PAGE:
The second question that Gorard and Taylor's (2004) suggestion brings to light concerns whether or not what I refer to as the 'political function of research' supersedes or should take pre-eminence over epistemological concerns reverberated in the purpose(s) of a particular research? The answer particularly to the second of these questions, in my view, is in the negative. What constitutes an appropriate methodological approach to research (in my view) does not lie solely in the methodological orientation or allegiance, or who commissioned or has control over research outcomes, but essentially the purpose and the use to which the research outcomes are to be put. Gorard and Taylor (2004) may have shot themselves in the foot when they appeared to have accepted this by saying that:
...there is a pressing need for education researchers to overcome any rigid methods identities supported by the terms like 'qualitative' and 'quantitative'...we therefore need to reconfigure our methods classifications in some way to make it clearer that the use of qualitative and quantitative methods is a choice, driven largely by the situation and the research questions, not the personality, skills or ideology of the researcher (2004, p.2).
In my view, and in summary of the points discussed in this section of the paper, there is not a necessary or one to one correspondence between 'epistemology' and 'methods', as such, and the view that combining qualitative and quantitative methods can strengthen research claims against criticisms of 'objectivity', 'reliability', 'validity' and 'generalisability' is misleading, frivolous and fortuitous. A good or appropriate methodological approach to social science research, in my view, is one which gives pre-eminence to the purpose of the research, the use to which the findings are to be put and the philosophical or theoretical perspective the research is grounded in, as opposed to such other matters as who commissions or who has control over the research outcomes, the skill base of the researcher or the extent to which the outcomes serve the whims and caprices of external agencies.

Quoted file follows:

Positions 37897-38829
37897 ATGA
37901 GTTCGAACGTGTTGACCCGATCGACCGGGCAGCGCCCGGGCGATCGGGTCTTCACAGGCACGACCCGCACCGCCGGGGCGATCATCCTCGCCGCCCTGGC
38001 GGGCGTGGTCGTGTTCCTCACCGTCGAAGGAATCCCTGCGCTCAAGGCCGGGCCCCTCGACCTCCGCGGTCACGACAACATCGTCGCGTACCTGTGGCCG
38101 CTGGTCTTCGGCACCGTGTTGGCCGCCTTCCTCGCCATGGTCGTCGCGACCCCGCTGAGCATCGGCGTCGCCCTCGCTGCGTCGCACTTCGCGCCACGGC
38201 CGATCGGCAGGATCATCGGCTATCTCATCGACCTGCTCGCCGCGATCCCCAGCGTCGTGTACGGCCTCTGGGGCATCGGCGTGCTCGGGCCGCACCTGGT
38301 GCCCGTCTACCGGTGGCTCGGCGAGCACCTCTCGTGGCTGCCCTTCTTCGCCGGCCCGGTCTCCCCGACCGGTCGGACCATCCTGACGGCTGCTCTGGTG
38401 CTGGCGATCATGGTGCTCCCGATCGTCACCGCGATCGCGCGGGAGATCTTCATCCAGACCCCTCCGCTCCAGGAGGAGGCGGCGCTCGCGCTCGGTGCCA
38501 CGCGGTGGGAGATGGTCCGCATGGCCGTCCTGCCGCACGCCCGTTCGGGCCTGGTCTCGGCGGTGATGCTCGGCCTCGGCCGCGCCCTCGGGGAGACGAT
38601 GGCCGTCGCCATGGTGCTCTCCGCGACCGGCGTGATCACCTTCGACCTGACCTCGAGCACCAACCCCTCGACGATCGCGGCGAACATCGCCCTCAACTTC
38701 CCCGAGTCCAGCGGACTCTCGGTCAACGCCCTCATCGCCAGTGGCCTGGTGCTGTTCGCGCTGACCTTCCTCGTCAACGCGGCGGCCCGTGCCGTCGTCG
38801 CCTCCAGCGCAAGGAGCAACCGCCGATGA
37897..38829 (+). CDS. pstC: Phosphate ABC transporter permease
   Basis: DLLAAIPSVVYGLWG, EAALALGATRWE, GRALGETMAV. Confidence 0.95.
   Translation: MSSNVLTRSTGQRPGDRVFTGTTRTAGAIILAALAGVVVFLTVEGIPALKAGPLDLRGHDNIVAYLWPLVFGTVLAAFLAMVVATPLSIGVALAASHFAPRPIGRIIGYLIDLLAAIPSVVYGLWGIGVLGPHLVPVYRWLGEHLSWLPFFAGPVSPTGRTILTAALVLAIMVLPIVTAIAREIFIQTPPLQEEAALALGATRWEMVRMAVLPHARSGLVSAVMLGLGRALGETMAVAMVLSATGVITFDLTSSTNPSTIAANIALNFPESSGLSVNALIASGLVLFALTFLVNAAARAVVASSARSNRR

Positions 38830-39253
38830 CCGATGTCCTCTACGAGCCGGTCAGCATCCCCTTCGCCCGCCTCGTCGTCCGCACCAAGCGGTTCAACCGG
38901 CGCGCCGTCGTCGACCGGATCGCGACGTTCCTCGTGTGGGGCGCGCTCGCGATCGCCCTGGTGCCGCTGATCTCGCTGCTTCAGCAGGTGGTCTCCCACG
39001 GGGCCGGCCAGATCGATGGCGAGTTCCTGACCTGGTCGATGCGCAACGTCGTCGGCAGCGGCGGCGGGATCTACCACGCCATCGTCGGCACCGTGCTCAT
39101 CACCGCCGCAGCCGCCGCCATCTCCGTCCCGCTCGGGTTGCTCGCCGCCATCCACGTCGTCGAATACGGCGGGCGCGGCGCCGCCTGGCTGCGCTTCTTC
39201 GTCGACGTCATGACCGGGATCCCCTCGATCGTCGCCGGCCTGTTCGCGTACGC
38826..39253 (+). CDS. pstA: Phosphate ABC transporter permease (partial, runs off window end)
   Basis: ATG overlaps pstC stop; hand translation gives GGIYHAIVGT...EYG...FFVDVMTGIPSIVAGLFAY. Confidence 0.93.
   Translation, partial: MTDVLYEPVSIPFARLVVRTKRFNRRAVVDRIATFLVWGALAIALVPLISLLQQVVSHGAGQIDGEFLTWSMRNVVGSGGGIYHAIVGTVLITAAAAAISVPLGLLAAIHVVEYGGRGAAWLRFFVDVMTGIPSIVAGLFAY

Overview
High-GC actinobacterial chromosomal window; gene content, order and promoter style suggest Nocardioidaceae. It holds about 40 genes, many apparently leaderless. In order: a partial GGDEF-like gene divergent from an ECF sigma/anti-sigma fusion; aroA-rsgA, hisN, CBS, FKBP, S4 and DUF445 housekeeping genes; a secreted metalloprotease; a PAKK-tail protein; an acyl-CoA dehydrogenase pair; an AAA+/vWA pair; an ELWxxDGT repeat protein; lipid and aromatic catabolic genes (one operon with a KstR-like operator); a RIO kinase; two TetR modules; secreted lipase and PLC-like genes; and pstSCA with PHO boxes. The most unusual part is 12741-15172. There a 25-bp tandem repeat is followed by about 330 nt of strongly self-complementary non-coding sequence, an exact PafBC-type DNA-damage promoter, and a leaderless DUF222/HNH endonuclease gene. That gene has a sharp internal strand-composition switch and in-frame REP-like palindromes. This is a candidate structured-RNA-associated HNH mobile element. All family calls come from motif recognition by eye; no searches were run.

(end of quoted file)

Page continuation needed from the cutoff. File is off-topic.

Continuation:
Choosing an appropriate methodology in practice

My first hand encounter with the dilemma of having to choose an appropriate methodological approach for research, as a novice researcher, occurred through my engagement with my PhD research. This research focused on understanding the causes of the apparent policy phenomenon I described as 'the policy implementation paradox' (that is, the disjuncture between policy intentions and purposes in theory and outcomes in practice). Given that the aim of this research was to use the conception of policy as both 'text' and 'discourse' (Ball, 1994) as a conceptual framework, and the Free Compulsory Universal Basic Education (fCUBE) policy in Ghana as an exemplar, to examine the extent to which the policy provisions encapsulated in official policy documentations are reflected in the implementation process, the interpretivist approach was adopted. The 'fCUBE' policy implementation process was taken as a 'case' and studied within its real life context using more than one source of evidence.

Again, given the theoretical underpinnings of the interpretivist theoretical perspective adopted, the methodological approach for this research involved the critical discourse analysis of a range of the fCUBE policy texts which was complemented by semi-structured opened ended interviews with Ghanaian educational elites who by virtue of their position are involved in mediating policy between policy makers and actual implementers in the Ghanaian education system. The rationale for this methodological approach stemmed from three main concerns. First, it stemmed from the need to question the discourses and assumptions made in the fCUBE policy documentations concerning the policy intentions and purposes. Second, the rationale was grounded in the need to find out how the assumptions made in these documentations were conceptualised and interpreted by the Ghanaian educational elites who act as mediators of policy. Thirdly, the decision was based on finding out the extent to which this process of mediation (by the Ghanaian educational elites) impacts on the implementation of the policy. The decision to employ this complementary method of data collection and analysis thus rested essentially in the need to explicate how the policy intentions were encoded (via struggles, contestations and dialogues) and decoded (based on the history, traditions, beliefs, orientations and motivations of the actors of policy) and what this suggested about the implementation and institutionalisation processes.